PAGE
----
They murdered the envoys and threw them off their walls" (105). He dismantled much of the old mainland city of Ushu as well as using fallen debris, rock, and felled trees, filling in the sea between the mainland and the island to create a land bridge for his war machines.

Over the centuries since, this caused heavy sedimentation to occur and permanently linked the island to the mainland; which is why Tyre is not an island today.

It also gave the Phoenicians their name from the Greeks - - which means "purple people".

To emphasize the importance of the It was this ceremony, and the importance it held for the people, which would bring about Tyre's destruction and the slaughter or enslavement of the populace.

In 332 BCE, Alexander the Great arrived at the city, fresh from the subjugation of Sidon, and demanded Tyre's surrender.

The fall of Tyre led to the rise of Carthage as the survivors of the siege, who were able to escape Alexander's wrath by bribery or stealth, founded the new city in the north of Africa.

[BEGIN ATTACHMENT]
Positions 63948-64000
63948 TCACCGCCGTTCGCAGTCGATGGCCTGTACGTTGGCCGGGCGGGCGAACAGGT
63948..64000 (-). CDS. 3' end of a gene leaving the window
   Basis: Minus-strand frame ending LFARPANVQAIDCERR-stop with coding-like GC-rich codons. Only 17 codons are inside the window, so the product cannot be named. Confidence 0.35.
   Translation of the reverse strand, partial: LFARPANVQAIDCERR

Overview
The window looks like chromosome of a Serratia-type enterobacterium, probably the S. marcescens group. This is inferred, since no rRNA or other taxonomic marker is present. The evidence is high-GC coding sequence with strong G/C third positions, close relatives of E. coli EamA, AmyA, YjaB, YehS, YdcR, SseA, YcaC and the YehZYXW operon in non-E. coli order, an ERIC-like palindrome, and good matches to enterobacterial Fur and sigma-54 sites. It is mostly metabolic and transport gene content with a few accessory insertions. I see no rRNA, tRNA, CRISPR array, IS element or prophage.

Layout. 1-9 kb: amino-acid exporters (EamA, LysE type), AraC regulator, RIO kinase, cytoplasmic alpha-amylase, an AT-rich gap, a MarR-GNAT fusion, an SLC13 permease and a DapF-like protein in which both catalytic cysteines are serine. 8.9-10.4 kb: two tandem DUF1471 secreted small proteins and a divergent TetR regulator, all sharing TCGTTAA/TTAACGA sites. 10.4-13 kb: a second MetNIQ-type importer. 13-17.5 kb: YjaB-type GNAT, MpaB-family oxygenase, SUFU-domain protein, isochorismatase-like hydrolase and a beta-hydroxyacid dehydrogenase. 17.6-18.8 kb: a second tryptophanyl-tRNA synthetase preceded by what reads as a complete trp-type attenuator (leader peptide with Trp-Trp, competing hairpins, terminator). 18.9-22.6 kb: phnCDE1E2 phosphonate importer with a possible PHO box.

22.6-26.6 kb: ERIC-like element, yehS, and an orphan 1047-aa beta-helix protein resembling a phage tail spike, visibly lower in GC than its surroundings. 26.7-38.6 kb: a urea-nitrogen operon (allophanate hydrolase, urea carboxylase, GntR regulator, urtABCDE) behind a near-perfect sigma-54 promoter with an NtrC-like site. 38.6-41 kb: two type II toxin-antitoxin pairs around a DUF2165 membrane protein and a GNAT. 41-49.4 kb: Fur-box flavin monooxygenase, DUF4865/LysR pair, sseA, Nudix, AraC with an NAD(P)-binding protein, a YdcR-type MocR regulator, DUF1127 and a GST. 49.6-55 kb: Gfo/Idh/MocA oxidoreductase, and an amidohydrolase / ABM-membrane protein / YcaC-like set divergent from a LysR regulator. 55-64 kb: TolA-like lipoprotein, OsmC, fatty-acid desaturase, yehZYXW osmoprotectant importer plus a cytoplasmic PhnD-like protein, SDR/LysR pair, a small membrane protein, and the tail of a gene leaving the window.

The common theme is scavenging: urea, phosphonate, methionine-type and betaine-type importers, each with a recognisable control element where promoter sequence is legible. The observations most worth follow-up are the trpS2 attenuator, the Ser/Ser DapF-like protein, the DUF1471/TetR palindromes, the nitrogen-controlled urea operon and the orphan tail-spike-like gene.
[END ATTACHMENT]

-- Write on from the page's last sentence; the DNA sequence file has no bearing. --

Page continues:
Following Alexander's death in 323 BCE, his general Seleucus I took control of the region of Phoenicia, including Tyre, and rebuilt it but the city was again destroyed in 315 BCE by Alexander's rival general Antigonus.

Indeed, a Tyrian-Israelite expedition travelled to the Sudan and Somalia, and perhaps even as far as the Indian Ocean" (32).

Another development which encouraged the wealth of Tyre seems to have been a religious revolution in the city under the reigns of Abibaal and Hiram which elevated the god known as Melqart (a deified version of Hercules) over the traditional divine couple of the Phoenicians, Baal (also known as El) and Astarte (Asherah).

Tyre would become Alexander's ally, but he should sacrifice on the mainland at Old Tyre, opposite the island.

An angry Alexander sent envoys to say this was unacceptable and that the Tyrians had to surrender.

This alliance resulted in a very lucrative partnership which benefited both parties.